Then Israel began to impose procedural and substantive conditions for entering into negotiations. It insisted that any negotiations had to be bilateral and without an intermediary except during the preparatory phases, when the only intermediary acceptable to Israel was the US. Second, it refused to recognise any international instrument apart from resolution 242 as a basis for negotiations, and, third, would not enter into negotiations with an Arab party unless that party first unconditionally renounced war or violence as a means to settle the conflict.
It was only with great wavering and wringing of hands that Israel took the decision to withdraw from Sinai back to the international border with Egypt. It took Sadat's visit to Jerusalem, his declaration that the October War would be the last war with Israel and his agreement to conclude a separate accord that would take precedence over Egypt's Arab obligations for Tel Aviv to make its decision. Not that Israel showed any willingness on its part to declare October 1973 the last of its wars with the Arabs or to pledge to withdraw to pre-June 1967 boundaries on other fronts if those governments signed a similar agreement. The reason for this is obvious: it wanted to eliminate Egypt from the Arab-Israeli conflict after which it could home in more effectively on the other parties, one at a time, and using military force if need be. Lebanon came in for the latter several times: in 1978, 1982, 1996 and, most recently, in the summer of 2006.
Following the Madrid conference Israel did everything in its power to prevent US-PLO dialogue before ensuring that the PLO bowed to its conditions. Again, in coordination with the US State Department, it pressured Arafat into recognising Security Council Resolution 242 and, in Oslo in 1993, into relinquishing the armed resistance. Again, Israel did not reciprocate in kind. Above all, it refused to halt its settlement construction activities, a refusal it adhered to even through the recent Annapolis conference.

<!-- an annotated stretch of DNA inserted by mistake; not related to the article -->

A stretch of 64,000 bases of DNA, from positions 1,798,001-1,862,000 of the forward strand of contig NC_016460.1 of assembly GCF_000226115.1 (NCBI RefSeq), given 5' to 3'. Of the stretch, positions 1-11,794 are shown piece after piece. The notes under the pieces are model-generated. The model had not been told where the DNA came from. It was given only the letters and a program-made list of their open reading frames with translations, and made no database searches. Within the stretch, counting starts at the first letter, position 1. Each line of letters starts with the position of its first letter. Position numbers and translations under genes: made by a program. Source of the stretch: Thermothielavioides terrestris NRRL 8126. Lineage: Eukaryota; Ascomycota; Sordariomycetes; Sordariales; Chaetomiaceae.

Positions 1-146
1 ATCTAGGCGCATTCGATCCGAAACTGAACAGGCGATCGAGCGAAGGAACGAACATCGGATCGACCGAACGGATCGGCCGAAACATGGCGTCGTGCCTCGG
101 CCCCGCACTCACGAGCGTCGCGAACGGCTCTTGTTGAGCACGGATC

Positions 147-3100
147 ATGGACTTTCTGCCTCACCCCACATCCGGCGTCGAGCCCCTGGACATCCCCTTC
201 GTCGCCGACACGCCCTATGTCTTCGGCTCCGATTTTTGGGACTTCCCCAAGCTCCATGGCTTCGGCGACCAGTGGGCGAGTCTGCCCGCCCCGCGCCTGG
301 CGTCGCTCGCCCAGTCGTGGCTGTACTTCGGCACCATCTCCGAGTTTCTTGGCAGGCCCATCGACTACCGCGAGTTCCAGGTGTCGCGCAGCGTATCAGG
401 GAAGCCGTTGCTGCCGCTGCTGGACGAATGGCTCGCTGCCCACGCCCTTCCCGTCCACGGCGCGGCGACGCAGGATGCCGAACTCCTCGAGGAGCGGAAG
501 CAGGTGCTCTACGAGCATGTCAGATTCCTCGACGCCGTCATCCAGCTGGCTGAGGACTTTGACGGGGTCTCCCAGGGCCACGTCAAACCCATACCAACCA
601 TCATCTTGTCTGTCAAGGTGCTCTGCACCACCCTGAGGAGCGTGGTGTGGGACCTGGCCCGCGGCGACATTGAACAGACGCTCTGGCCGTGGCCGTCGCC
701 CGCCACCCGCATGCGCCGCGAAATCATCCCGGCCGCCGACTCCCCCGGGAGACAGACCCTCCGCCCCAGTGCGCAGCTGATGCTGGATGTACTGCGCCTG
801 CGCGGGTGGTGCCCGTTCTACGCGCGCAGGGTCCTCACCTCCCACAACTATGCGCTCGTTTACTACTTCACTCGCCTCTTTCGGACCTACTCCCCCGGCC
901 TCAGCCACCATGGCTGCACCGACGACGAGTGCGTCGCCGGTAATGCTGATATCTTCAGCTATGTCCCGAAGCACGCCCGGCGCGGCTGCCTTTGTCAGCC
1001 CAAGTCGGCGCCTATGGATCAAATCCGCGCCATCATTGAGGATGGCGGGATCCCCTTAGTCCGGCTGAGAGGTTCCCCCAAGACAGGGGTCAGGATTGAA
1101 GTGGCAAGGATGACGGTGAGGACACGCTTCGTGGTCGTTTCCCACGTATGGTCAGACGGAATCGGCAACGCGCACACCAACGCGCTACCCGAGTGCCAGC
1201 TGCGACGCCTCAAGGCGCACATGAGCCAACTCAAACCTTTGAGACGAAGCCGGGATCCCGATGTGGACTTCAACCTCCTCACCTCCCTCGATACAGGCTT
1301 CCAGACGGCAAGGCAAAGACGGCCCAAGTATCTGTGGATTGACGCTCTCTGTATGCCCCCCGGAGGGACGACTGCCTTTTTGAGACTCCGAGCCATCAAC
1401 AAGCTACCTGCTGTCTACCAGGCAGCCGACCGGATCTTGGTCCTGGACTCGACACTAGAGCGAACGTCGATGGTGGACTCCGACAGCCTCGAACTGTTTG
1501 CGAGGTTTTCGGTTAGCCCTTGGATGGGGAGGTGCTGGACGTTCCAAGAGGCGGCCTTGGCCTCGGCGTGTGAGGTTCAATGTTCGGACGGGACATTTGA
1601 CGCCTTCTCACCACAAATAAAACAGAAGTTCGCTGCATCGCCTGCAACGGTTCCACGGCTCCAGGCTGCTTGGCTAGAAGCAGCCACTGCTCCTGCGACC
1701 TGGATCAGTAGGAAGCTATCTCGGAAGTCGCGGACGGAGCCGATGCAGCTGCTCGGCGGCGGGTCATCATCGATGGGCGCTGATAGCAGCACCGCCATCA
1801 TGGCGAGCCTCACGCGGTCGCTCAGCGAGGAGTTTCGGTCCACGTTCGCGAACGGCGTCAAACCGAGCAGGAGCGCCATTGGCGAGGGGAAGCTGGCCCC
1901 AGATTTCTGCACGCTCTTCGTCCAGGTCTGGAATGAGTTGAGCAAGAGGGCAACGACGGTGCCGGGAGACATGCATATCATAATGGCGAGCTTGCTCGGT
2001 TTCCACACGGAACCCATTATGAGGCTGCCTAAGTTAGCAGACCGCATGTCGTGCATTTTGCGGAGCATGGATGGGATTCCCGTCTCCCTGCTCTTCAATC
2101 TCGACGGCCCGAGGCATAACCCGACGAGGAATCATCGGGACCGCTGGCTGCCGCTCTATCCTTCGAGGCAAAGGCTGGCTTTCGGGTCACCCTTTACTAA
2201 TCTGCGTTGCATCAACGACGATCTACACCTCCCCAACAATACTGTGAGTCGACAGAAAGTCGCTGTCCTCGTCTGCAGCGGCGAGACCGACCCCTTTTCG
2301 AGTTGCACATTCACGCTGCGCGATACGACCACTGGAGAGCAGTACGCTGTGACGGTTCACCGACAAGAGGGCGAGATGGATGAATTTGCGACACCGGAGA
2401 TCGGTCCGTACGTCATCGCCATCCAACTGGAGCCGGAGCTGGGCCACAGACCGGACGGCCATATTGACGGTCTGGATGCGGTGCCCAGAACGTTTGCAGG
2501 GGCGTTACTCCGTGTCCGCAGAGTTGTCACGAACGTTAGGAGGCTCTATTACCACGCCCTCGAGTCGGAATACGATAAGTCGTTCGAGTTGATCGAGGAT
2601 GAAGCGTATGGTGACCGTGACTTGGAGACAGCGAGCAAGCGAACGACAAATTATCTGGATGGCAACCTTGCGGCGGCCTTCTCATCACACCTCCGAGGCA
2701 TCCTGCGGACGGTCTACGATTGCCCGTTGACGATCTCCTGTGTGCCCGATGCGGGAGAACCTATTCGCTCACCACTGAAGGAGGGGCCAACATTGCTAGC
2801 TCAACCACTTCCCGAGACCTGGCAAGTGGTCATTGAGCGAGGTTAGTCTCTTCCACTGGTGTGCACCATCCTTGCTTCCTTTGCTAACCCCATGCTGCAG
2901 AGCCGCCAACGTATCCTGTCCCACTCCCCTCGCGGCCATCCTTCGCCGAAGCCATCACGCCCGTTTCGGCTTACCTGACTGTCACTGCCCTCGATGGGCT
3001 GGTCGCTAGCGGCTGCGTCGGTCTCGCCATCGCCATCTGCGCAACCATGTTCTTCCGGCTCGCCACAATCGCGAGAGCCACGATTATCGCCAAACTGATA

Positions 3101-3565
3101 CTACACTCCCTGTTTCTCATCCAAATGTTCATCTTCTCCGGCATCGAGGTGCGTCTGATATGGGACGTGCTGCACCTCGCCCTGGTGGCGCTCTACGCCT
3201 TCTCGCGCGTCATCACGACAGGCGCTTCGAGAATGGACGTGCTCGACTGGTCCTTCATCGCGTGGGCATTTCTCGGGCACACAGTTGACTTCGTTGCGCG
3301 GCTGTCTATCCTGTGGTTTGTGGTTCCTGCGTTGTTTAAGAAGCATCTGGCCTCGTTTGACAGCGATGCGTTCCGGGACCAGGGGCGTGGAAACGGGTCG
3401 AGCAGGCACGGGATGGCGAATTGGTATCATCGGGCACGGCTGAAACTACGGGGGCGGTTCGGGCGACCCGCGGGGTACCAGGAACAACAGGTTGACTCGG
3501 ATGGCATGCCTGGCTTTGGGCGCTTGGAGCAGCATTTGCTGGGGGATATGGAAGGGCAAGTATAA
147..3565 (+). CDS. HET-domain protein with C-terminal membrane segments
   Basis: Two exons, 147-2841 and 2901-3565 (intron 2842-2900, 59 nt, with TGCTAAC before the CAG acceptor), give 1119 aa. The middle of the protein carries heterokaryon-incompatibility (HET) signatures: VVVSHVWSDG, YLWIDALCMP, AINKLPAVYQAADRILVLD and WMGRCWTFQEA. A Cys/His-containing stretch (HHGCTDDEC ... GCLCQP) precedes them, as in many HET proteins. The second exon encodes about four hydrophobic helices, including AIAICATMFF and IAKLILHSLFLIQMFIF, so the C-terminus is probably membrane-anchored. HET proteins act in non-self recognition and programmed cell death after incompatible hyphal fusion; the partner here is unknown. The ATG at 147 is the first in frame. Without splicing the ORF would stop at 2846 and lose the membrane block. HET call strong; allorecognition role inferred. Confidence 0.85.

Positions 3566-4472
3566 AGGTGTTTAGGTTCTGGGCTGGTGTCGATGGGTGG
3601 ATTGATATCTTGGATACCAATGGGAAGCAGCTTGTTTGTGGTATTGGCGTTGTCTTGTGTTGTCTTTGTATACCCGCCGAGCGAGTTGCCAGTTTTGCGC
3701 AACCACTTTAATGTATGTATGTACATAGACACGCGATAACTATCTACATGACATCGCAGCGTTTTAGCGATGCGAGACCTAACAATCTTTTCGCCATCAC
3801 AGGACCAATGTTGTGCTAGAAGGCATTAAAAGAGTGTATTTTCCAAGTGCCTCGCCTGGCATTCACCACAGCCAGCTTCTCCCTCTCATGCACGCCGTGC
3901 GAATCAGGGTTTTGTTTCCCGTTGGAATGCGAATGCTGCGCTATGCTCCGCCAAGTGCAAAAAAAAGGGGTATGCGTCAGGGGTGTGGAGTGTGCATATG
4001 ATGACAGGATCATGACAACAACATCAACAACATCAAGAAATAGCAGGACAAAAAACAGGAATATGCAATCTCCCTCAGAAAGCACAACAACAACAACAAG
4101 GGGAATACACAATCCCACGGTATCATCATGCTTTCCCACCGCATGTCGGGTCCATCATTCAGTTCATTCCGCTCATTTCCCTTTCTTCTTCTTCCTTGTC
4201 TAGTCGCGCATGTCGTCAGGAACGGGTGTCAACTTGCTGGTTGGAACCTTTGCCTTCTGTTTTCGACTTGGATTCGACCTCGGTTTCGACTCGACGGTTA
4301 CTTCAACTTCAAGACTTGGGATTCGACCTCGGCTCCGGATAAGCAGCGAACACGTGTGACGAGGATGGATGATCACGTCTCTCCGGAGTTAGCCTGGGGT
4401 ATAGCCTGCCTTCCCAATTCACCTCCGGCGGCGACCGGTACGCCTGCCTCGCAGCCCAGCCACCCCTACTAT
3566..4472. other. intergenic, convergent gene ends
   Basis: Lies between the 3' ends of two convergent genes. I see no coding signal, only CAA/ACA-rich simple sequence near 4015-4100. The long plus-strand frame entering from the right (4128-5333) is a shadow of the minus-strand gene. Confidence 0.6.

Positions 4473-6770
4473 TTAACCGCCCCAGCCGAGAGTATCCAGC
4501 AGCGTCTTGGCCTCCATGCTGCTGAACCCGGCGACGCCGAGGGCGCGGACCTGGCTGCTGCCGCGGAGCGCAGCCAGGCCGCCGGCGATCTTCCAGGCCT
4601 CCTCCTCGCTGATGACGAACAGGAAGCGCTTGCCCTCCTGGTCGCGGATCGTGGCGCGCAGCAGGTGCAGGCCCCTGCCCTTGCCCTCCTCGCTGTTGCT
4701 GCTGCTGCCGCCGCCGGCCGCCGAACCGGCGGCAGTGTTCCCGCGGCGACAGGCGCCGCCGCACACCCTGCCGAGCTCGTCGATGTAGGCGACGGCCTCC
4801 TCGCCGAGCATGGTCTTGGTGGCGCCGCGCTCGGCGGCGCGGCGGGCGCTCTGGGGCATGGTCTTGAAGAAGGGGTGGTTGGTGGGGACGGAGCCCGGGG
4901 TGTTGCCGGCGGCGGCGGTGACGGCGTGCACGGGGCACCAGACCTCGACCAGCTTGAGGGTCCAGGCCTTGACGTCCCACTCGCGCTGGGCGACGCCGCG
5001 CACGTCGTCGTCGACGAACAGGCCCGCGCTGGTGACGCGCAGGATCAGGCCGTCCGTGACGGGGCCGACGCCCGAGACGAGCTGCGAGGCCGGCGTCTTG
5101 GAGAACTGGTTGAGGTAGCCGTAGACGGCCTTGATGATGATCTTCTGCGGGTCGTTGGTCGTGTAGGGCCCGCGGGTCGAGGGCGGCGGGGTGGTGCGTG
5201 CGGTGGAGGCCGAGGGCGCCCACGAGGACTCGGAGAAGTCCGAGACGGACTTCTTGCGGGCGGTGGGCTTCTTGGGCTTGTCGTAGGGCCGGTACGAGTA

In keeping with its determination to drive wedges between Arab parties, Israel was instrumental in engineering the rift between Fatah and Hamas. It has been indefatigable in its efforts to goad the PA into reasserting control over Gaza and eliminating Hamas and Jihad in the West Bank. As always, it is unprepared to withdraw to the 1967 borders and still insists on expanding its settlements in and around Jerusalem and on annexing outlying settlements in order to cut them off from the rest of the West Bank. And it still clings, of course, to its rejection of the Palestinian right to return.
After ensuring Washington's support for its refusal to return to the 1967 borders, its annexing of major settlements in the West Bank and its rejection of the Palestinian right to return, Israel came up with new demands. The latest -- that the Arabs now recognise the Jewish character of the state of Israel -- is laden with peril for Palestinians inside Israel who will be vulnerable to expulsion the moment Israel feels that regional and international conditions are conducive to ridding itself of the much feared "demographic time bomb".
Tel Aviv has never been serious about reaching a peaceful settlement to the conflict and remains intent upon realising the two goals of holding on to occupied territory and fragmenting the Arabs. Israel, moreover, is acting in a way that betrays its confidence that inter-Arab differences and rivalries are so deep that it will eventually realise its long-range strategic goal, which is to transform the entire Middle East into a collection of disparate ethnic/sectarian entities among which a purely Jewish Israel will finally fit and dominate as the uncontested regional power.
If this strategy is indicative of anything it is that "just" and "lasting" are not high on Israel's priorities for a settlement while dispelling its Palestinian demographic nightmare is. Using the bugbear of higher Arab procreation rates as a justification for population transfer in order to safeguard the Jewishness of the state is, needless to say, racist par excellence. Yet this has been precisely the drive that has picked up momentum since Sharon came to power and set into motion unilateral plans for an apartheid separation between Jews and Arabs. As though this were not pernicious enough, what is rarely stressed enough is that the amount of land that Israel wants to allocate to the Arabs amounts to no more than 10 per cent of historic Palestine and that even this 10 per cent is not geographically contiguous. Furthermore, the resulting entity is to be entirely demilitarised and run by an authority that takes directions from Tel Aviv. In other words, even Bush's so-called vision of a two-state solution is impossible to implement on the ground, which gives the Arab world all the more reason to stop chasing the negotiating mirage and to begin the search for a real solution. I would suggest that the answer is to be found in reviving the notion of a single bi-national democratic state.
* The writer is a professor of political science at Cairo University.